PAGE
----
The last day of the decade brings a brand new season of Big Ten basketball to Wisconsin, as the Badgers welcome the Ohio State Buckeyes to town. Join us for the live blogging event that will begin about 15 minutes before the 1 p.m. CST tip time.
Since Evan Turner's injury, OSU junior David Lighty has been needed to pick up the slack offensively. As the team's best defender, it will be interesting to see how that affects the other half of his game. I assume Lighty would be charged with checking Hughes or Bohannon, since "locking up" Tim Jarmusz would kind of waste his skills.
Thad Matta has kept his rotation very shallow even after losing Turner. He only seems to be playing six guys regularly in the last four games. Jon Diebler has missed Turner the most, since he is primarily a spot-up shooter that benefits from someone like Turner breaking down an opponent's defense. Conversely,sophomore William Buford has picked up the slack in many areas. Either way, Matta's key players are playing a ton of minutes.
Jon Leuer will face an imposing interior defender in Dallas Lauderdale. But I am already having visions of Leuer dumping the ball off to a lurking Keaton Nankivil for a dunk. At the very least, one of the two Badger big men should be able to corral a few second-chance opportunities in this contest.
While Leuer and Jordan Taylor continued to excel in the final tune-ups against Wisconsin-Milwaukee and Illinois-Chicago, Trevon Hughes faded to the background somewhat. Against the Buckeyes, Hughes will need to turn the switch back on. As I mentioned earlier, Lighty is a plus defender, but I'm not sure P.J. Hill and Jeremie Simmons are going to stop a locked-in Hughes.
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Thursday, December 31, 2009
Monday, December 28, 2009
While completing my holiday hibernation, I agreed to answer a few questions for the Wisconsin preview that is up now at From The Barn. The impressive Minnesota basketball blog is compiling thoughts from around the league as we prepare for the conference season.
The toughest question for me to answer was an unexpected one about which Badger is most likely to rub Gopher fans the wrong way. It's no secret that guys like Brian Butch, Greg Stiemsma and especially Joe Krabbenhoft have been disliked by rival fanbases over the years. The feelings usually stem from the way the players look and alleged dirty plays to the fact that the guys are successful players who simply seem like they've been on the team forever. Most Big Ten fans would call this the Jess Settles Theory.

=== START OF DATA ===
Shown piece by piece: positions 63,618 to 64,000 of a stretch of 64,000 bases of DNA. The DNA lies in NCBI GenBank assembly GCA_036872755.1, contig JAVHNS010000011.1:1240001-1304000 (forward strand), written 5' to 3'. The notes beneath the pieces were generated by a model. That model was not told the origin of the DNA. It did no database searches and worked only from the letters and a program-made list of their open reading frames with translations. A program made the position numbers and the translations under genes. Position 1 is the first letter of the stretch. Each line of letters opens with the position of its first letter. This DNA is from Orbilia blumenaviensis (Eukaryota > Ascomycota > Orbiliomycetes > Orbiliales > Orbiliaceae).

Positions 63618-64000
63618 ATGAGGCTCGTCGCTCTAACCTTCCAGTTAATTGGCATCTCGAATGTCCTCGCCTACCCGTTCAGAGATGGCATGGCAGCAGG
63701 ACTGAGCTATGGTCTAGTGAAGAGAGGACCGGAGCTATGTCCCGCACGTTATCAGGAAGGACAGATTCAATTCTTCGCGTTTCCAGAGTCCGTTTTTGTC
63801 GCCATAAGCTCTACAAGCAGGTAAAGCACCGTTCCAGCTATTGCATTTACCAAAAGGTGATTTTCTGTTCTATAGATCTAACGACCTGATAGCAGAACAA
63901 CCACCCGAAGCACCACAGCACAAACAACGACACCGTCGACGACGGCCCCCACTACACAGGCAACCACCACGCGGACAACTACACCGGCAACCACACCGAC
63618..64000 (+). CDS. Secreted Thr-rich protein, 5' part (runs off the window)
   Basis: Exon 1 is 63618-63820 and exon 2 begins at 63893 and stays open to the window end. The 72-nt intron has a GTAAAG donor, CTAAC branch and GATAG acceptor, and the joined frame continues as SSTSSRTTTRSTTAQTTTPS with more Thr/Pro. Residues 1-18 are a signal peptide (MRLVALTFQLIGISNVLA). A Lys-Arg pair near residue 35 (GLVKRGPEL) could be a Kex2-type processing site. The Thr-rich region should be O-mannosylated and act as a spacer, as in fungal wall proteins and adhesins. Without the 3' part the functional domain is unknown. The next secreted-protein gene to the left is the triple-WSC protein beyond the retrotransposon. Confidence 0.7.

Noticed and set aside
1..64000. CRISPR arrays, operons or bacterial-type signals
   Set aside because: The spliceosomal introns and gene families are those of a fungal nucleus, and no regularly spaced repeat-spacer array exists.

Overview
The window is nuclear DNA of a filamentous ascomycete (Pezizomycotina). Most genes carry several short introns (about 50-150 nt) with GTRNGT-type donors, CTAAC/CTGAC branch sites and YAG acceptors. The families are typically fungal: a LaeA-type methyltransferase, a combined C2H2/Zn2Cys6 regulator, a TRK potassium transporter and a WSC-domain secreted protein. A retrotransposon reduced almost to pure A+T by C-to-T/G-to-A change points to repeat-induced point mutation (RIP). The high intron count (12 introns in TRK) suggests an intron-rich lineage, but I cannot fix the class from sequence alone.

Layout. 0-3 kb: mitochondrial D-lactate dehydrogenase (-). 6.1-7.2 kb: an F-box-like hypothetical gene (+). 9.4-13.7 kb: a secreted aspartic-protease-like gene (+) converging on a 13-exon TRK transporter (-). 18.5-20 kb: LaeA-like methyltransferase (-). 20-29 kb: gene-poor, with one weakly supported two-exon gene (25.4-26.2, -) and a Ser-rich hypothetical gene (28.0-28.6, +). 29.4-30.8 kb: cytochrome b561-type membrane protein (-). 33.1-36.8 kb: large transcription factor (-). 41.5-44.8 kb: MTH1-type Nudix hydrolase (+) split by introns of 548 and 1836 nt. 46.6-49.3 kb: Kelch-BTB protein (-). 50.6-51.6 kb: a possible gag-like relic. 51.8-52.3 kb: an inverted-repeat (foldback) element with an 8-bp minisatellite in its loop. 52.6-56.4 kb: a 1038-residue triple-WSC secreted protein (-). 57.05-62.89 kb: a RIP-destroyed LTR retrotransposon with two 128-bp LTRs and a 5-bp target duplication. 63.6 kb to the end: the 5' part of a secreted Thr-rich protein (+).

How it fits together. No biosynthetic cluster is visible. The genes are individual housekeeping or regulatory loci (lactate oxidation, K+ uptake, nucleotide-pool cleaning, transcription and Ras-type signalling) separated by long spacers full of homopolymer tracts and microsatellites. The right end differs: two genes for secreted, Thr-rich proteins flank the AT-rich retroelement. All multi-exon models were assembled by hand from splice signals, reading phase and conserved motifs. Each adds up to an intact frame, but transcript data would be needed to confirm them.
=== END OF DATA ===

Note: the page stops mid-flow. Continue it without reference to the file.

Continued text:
A few names are already popping into your mind right now, but you will have to read the preview to find out who I selected. After you do that, send me some feedback on these two questions:
- Who is your most despised "villain" on any Big Ten opponent's current roster and why?
- Which current Badger player do you see playing the role of villain in other fans' minds?
As far as the Badgers recent performances are concerned, it was nice to see Jason Bohannon break free a bit against Illinois-Chicago, hitting 5-of-6 from deep en route to 15 points in 31 minutes. I hesitate to say it was his best game of the year because he did more damage against Maryland, plus he was one of several Badger guards who coughed up a possession in uncharacteristic fashion against the Flames on Sunday. Jordan Taylor had one such mental error (a bad pass) that still has me scratching my head. The Badgers need to get serious in a hurry after feasting on a couple of non-conference appetizers because hosting Ohio State on New Year's Eve is an important task.
Wednesday, December 23, 2009
Senior Trevon Hughes pushed his way onto Wisconsin's all-time Top 10 for career steals earlier this season, one of two categories in which I expected him to leave a permanent mark before he leaves the program. Right now he is eighth on the thefts list and has a shot to catch guys like Devin Harris, Michael Finley and even Michael Flowers if he excels.
The way things are progressing, however, I could be wrong about Hughes winding up on the all-time assists ladder. It's more likely that he will enter the school's top ten lists in the 3-point and free throw categories actually. When it comes to dimes, Jordan Taylor is this team's leader. Taylor is also well ahead of Hughes' career assist pace and could be headed onto that list in a few years himself.
Player - Career Steals (Season Total)
5. Michael Finley - 168
6. Devin Harris - 164
7. Trent Jackson - 151
8. Trevon Hughes - 141 (19)
9. Hennssy Auriantal - 133
I keep forgetting about Jason Bohannon since he has been pretty quiet this year, but he is obviously one to watch as he rises up the all-time 3-pointer charts. Against Cal Poly, J-Bo drew into a tie in the Wisconsin record books for both 3-pointers made and attempted [box score]. Hopefully he can break free in both categories against Milwaukee.